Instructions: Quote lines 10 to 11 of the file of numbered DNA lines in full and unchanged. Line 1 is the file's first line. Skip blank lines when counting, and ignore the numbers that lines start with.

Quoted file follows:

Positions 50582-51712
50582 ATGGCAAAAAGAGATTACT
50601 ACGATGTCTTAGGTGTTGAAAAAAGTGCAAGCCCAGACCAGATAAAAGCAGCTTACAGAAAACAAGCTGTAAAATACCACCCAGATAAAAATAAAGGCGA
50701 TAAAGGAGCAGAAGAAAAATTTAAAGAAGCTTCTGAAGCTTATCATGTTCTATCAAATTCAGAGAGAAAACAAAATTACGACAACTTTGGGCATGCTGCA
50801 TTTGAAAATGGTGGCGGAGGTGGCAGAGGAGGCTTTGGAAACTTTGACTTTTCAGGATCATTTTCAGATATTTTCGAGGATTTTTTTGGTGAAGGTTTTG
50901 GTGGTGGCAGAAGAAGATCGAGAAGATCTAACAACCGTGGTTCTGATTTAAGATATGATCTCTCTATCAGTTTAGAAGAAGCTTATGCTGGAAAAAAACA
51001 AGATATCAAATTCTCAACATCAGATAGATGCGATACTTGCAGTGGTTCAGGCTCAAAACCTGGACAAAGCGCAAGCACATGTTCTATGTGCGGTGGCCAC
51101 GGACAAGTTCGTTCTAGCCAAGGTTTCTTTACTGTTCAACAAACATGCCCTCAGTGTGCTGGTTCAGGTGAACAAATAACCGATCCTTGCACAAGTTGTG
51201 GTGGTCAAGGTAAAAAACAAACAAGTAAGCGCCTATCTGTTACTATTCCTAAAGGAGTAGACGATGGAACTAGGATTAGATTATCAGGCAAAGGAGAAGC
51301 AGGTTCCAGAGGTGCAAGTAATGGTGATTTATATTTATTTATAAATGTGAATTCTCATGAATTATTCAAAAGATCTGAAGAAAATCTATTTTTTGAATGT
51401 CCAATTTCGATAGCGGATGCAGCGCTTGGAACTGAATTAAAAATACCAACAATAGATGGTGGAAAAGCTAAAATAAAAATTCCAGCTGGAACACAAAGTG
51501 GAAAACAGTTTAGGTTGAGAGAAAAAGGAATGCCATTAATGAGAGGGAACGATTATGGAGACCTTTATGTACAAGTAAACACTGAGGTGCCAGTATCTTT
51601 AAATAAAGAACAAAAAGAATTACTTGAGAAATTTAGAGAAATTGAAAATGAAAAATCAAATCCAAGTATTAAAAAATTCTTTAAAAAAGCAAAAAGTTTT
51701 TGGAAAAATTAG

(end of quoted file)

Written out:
51301 AGGTTCCAGAGGTGCAAGTAATGGTGATTTATATTTATTTATAAATGTGAATTCTCATGAATTATTCAAAAGATCTGAAGAAAATCTATTTTTTGAATGT
51401 CCAATTTCGATAGCGGATGCAGCGCTTGGAACTGAATTAAAAATACCAACAATAGATGGTGGAAAAGCTAAAATAAAAATTCCAGCTGGAACACAAAGTG